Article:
IDEAS home Printed from
   My bibliography  Save this paper

Young Consumers’ Demand For Natural Sweeteners


  • Krutkramele, Katrina
  • Ehmke, Mariah D.


Health conscious consumers are increasingly concerned about the caloric content and glycemic index of sweeteners added to food. Currently, the average American consumes 22 teaspoons of added sugar in processed foods per day. Young people typically consume higher amounts of sweeteners via candy, sports drinks, and soda (Smed, Jensen et al. 2007). Recently, the American Heart Association issued a statement recommending no more than six teaspoons for women and nine teaspoons for men of added sugar in processed foods per day (Winslow and Wang 2009). Of particular concern is the glycemic index of sweeteners—or how quickly sweeteners raise one’s blood sugar level after consumption. While much of recent concern about added sugar focuses on high fructose corn syrup, other industries, including the honey and beet sugar industries, are likely to be affected by these new recommendations and consumer sentiment. The objective of this research is to measure young consumers’ values of natural sweeteners’ glycemic index and to relate this information to their personal risk-preferences and relationships. This research generates needed information for policy regarding refined sugars and natural sweeteners in processed foods. Our primary hypothesis is that the value of natural sweetener alternatives with different glycemic indexes varies with consumers’ health consciousness. Further, consumers’ valuations are influenced by their own underlying health-risk assessments and social and familial relationships. We hypothesize consumers’ economic risk preferences are correlated with their demand for natural sweetener alternatives. We also hypothesize social and family relationships effect the stability of individual preferences for natural sweeteners.

Suggested Citation

  • Krutkramele, Katrina & Ehmke, Mariah D., 2010. "Young Consumers’ Demand For Natural Sweeteners," 115th Joint EAAE/AAEA Seminar, September 15-17, 2010, Freising-Weihenstephan, Germany 116430, European Association of Agricultural Economists;Agricultural and Applied Economics Association.
  • Handle: RePEc:ags:eaa115:116430

    Download full text from publisher

    File URL:
    Download Restriction: no

    References listed on IDEAS

    1. Charles A. Holt & Susan K. Laury, 2002. "Risk Aversion and Incentive Effects," American Economic Review, American Economic Association, vol. 92(5), pages 1644-1655, December.
    2. Smed, Sinne & Jensen, Jorgen D. & Denver, Sigrid, 2007. "Socio-economic characteristics and the effect of taxation as a health policy instrument," Food Policy, Elsevier, vol. 32(5-6), pages 624-639.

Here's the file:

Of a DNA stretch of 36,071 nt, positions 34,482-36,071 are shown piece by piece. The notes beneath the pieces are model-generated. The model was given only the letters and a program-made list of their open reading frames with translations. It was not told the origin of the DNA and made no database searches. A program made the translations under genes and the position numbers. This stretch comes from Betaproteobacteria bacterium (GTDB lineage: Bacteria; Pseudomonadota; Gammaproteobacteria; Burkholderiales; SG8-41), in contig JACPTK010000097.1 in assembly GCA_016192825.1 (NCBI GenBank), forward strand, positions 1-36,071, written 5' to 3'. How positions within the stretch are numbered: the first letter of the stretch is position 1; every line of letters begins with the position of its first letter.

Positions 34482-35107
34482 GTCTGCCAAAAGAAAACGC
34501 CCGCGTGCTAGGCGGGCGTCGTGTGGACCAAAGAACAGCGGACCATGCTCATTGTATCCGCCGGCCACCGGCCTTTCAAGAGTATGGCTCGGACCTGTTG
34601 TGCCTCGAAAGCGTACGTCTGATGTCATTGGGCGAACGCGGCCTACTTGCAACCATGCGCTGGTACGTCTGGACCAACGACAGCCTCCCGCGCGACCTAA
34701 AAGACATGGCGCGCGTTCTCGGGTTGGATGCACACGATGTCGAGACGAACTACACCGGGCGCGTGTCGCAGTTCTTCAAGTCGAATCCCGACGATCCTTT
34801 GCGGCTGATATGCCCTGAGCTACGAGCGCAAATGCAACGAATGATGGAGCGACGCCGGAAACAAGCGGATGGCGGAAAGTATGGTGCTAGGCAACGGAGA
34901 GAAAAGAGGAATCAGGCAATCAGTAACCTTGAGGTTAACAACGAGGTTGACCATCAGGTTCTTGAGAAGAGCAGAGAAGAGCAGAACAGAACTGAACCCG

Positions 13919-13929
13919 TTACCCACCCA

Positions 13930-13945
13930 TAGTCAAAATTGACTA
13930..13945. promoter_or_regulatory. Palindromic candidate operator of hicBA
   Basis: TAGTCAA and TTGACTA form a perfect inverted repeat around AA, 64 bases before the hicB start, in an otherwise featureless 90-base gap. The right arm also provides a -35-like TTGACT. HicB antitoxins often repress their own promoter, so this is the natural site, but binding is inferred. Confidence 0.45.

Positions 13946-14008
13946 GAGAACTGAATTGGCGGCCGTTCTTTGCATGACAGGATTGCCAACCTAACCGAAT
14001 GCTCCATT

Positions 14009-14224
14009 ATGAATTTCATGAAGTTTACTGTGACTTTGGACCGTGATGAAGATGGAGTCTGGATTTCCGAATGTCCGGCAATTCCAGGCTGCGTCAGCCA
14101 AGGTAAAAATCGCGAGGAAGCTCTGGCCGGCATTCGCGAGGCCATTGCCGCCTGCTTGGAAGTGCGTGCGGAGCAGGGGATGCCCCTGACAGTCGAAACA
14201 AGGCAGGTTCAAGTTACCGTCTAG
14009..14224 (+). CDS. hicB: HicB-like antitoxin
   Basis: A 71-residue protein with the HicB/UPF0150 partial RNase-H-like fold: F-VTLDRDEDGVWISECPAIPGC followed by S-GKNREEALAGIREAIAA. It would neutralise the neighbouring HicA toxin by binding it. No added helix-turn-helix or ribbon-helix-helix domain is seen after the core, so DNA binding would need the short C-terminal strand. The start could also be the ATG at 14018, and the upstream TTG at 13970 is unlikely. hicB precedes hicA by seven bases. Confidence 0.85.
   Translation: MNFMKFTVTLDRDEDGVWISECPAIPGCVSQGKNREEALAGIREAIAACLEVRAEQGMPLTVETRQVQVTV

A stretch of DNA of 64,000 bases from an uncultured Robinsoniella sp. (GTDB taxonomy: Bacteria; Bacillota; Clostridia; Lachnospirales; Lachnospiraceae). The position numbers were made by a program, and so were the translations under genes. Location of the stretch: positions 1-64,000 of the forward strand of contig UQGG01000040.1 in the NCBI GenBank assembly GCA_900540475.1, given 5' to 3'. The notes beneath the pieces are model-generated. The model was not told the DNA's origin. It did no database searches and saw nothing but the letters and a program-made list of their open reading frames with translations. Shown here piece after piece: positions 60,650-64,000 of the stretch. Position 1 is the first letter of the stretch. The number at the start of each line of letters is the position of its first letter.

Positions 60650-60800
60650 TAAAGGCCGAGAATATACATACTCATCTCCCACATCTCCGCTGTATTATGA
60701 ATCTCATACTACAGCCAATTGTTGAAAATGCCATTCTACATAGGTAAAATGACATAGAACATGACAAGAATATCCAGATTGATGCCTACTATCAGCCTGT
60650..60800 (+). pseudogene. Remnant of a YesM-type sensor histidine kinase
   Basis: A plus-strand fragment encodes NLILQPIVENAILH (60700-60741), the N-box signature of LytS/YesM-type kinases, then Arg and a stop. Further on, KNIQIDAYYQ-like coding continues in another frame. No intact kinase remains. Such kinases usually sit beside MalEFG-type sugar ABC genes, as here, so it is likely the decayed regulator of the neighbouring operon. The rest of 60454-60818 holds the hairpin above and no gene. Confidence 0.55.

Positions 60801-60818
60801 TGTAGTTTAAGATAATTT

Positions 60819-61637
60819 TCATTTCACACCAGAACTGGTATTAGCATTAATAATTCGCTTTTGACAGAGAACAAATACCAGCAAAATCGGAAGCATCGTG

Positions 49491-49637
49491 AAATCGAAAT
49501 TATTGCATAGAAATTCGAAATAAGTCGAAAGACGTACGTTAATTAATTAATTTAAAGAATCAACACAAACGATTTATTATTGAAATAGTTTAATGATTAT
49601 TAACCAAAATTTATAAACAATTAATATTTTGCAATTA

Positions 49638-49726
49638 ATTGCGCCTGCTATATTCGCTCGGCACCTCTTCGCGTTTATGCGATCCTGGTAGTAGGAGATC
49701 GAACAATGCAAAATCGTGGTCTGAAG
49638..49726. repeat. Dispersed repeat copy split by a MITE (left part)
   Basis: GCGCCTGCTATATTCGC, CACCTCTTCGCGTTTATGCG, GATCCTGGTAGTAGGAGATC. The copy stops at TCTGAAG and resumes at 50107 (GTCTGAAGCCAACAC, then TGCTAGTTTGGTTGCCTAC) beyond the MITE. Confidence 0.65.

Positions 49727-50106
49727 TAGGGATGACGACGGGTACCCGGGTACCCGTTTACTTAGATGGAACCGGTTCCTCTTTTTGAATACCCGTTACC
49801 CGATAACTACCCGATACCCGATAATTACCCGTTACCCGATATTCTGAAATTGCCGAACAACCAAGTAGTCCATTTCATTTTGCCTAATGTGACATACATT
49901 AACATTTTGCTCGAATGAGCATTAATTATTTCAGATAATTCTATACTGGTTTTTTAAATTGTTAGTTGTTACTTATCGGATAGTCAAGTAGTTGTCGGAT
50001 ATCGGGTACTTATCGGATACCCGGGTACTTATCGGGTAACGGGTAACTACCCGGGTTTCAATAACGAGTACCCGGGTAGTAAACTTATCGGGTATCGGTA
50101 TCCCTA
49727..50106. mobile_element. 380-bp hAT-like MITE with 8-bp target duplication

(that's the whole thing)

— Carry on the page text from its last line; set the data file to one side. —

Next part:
3. Jayson L. Lusk & Ted C. Schroeder, 2004. "Are Choice Experiments Incentive Compatible? A Test with Quality Differentiated Beef Steaks," American Journal of Agricultural Economics, Agricultural and Applied Economics Association, vol. 86(2), pages 467-482.
    Full references (including those not matched with items on IDEAS)


    All material on this site has been provided by the respective publishers and authors. You can help correct errors and omissions. When requesting a correction, please mention this item's handle: RePEc:ags:eaa115:116430. See general information about how to correct material in RePEc.

    For technical questions regarding this item, or to correct its authors, title, abstract, bibliographic or download information, contact: (AgEcon Search). General contact details of provider: .

    If you have authored this item and are not yet registered with RePEc, we encourage you to do it here. This allows to link your profile to this item. It also allows you to accept potential citations to this item that we are uncertain about.

    If CitEc recognized a reference but did not link an item in RePEc to it, you can help with this form .

    If you know of missing items citing this one, you can help us creating those links by adding the relevant references in the same way as above, for each refering item. If you are a registered author of this item, you may also want to check the "citations" tab in your RePEc Author Service profile, as there may be some citations waiting for confirmation.

    Please note that corrections may take a couple of weeks to filter through the various RePEc services.

    IDEAS is a RePEc service hosted by the Research Division of the Federal Reserve Bank of St. Louis . RePEc uses bibliographic data supplied by the respective publishers.